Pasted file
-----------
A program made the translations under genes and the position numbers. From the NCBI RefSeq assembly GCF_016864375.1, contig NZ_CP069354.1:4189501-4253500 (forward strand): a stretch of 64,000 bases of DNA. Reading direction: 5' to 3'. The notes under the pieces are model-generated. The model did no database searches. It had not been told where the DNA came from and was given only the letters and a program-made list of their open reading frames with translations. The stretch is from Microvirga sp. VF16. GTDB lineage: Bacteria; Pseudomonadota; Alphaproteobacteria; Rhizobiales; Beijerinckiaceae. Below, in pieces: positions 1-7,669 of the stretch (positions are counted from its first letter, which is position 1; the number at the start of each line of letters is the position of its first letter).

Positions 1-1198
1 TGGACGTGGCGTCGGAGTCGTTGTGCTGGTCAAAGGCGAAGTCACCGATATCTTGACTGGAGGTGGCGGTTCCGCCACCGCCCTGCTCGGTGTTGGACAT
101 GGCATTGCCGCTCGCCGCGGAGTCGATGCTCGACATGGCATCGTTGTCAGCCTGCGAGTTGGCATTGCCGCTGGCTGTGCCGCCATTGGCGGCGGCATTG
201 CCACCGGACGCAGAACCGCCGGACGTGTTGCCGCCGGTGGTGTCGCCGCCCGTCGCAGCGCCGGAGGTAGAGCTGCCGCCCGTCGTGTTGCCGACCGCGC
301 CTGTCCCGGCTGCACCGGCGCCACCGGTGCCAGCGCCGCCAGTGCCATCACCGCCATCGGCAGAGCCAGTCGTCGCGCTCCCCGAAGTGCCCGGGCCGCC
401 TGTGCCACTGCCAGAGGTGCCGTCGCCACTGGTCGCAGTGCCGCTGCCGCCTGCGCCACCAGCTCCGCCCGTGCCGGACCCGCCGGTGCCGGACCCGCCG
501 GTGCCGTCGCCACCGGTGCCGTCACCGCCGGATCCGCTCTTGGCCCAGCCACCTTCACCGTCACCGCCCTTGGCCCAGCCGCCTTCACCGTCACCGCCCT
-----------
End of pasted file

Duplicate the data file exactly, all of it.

A program made the translations under genes and the position numbers. From the NCBI RefSeq assembly GCF_016864375.1, contig NZ_CP069354.1:4189501-4253500 (forward strand): a stretch of 64,000 bases of DNA. Reading direction: 5' to 3'. The notes under the pieces are model-generated. The model did no database searches. It had not been told where the DNA came from and was given only the letters and a program-made list of their open reading frames with translations. The stretch is from Microvirga sp. VF16. GTDB lineage: Bacteria; Pseudomonadota; Alphaproteobacteria; Rhizobiales; Beijerinckiaceae. Below, in pieces: positions 1-7,669 of the stretch (positions are counted from its first letter, which is position 1; the number at the start of each line of letters is the position of its first letter).

Positions 1-1198
1 TGGACGTGGCGTCGGAGTCGTTGTGCTGGTCAAAGGCGAAGTCACCGATATCTTGACTGGAGGTGGCGGTTCCGCCACCGCCCTGCTCGGTGTTGGACAT
101 GGCATTGCCGCTCGCCGCGGAGTCGATGCTCGACATGGCATCGTTGTCAGCCTGCGAGTTGGCATTGCCGCTGGCTGTGCCGCCATTGGCGGCGGCATTG
201 CCACCGGACGCAGAACCGCCGGACGTGTTGCCGCCGGTGGTGTCGCCGCCCGTCGCAGCGCCGGAGGTAGAGCTGCCGCCCGTCGTGTTGCCGACCGCGC
301 CTGTCCCGGCTGCACCGGCGCCACCGGTGCCAGCGCCGCCAGTGCCATCACCGCCATCGGCAGAGCCAGTCGTCGCGCTCCCCGAAGTGCCCGGGCCGCC
401 TGTGCCACTGCCAGAGGTGCCGTCGCCACTGGTCGCAGTGCCGCTGCCGCCTGCGCCACCAGCTCCGCCCGTGCCGGACCCGCCGGTGCCGGACCCGCCG
501 GTGCCGTCGCCACCGGTGCCGTCACCGCCGGATCCGCTCTTGGCCCAGCCACCTTCACCGTCACCGCCCTTGGCCCAGCCGCCTTCACCGTCACCGCCCT